- Anti-racism campaigner criticizes Italian soccer authorities
- Piara Powar says there is a 'blind spot' to racism in Italian football
- Sulley Muntari punished for leaving pitch in face of racial abuse
(CNN)The Italian authorities have a blind spot when it comes to racism, a leading campaigner in soccer has told CNN.
Piara Powar, executive director of Football Against Racism in Europe (FARE), said the Italian Football Federation's disciplinary procedures had been found wanting in the wake of the Sulley Muntari case.
After being racially abused by a section of the crowd during Sunday's Serie A match at Cagliari, the Ghanian midfielder was shown a yellow card by the referee after asking the official to stop the game.
When the 32-year-old, who was playing for Pescara, walked off the field in protest at his booking he was subsequently shown another yellow card and must now serve a one-match ban.
Amid calls for Muntari's punishment to be overturned, the Italian Football Federation (FIGC) said the ban would stand and that Cagliari would not be punished as the chanting came from around 10 people, which constituted "less than 1% of the crowd" inside the Stadio Sant'Elia stadium.
"As we've seen with many incidents in Italy, it's been handled very badly," Powar said. "The disciplinary processes have been found wanting.
"The statements coming out of the Italian FA, and the other authorities, really add salt into the wounds of Sulley Muntari. This idea it was only 10 people involved, although you can clearly hear it on the live television broadcast, and that's not serious enough for them to take action against the opposing club, I think that's a very dangerous standpoint.
"We also have a real failure by the referee. You have a player who has approached the referee, who is pleading for him to understand what is going on and the referee turns a blind eye, and ends up carding Muntari.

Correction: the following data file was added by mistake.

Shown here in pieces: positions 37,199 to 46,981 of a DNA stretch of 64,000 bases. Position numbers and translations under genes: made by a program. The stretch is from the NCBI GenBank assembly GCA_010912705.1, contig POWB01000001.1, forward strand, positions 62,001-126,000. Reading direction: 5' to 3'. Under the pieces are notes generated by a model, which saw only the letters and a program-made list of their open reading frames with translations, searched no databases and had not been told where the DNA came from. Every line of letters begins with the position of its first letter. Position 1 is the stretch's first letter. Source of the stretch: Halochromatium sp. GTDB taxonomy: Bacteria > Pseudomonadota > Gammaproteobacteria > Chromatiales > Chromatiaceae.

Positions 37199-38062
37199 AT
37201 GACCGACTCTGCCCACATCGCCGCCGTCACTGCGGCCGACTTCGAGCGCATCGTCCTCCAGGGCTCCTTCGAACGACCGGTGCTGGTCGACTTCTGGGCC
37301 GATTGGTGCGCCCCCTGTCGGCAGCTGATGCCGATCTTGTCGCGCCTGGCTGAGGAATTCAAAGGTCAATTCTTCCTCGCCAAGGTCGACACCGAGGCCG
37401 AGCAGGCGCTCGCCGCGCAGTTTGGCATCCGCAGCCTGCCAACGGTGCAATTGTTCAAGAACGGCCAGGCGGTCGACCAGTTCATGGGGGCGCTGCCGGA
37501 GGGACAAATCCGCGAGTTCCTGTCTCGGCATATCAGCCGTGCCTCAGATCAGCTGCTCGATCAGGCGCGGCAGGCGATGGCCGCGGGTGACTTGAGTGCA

"I think the whole scenario shows how things are breaking down in European football in some of the countries where they have issues of this kind."
FFPro, the players' union, urged the Italian authorities to rescind Muntari's punishment, arguing no player should have to take such matters into their own hands.
Muntari received the backing of former teammate Kevin-Prince Boateng, who walked off the pitch while playing for AC Milan at lower league Italian side Pro Patria in January 2013.
Soccer's world governing body FIFA said it expressed "full solidarity with Muntari," in a statement sent to CNN. It also said any form of racism was unacceptable but that disciplinary action was a matter for the Italian authorities.
Though FIFA has no jurisdiction when it comes to domestic matches, Powar did say it could put pressure on the FIGC to review its decision.
"What FIFA could do is put a call in and say 'this doesn't look good, this is not in keeping with the way in which we want world football to be dealing with racism, can you have a look at this again?' because clearly there are obvious failures."
Asked whether Italy was making progress in the fight against racism after this latest high-proifile incident, Powar added: "I think that's because Italy is a big footballing country, has some big stars playing who will not take this sort of abuse that we see happening there.
"They need to do more. They seem to have a blind spot. I've been speaking to the Italian FA and they really don't seem to get what the fuss is. They see it as an incident that was dealt with effectively, the referee didn't hear the abuse, the player was out of order in their mind."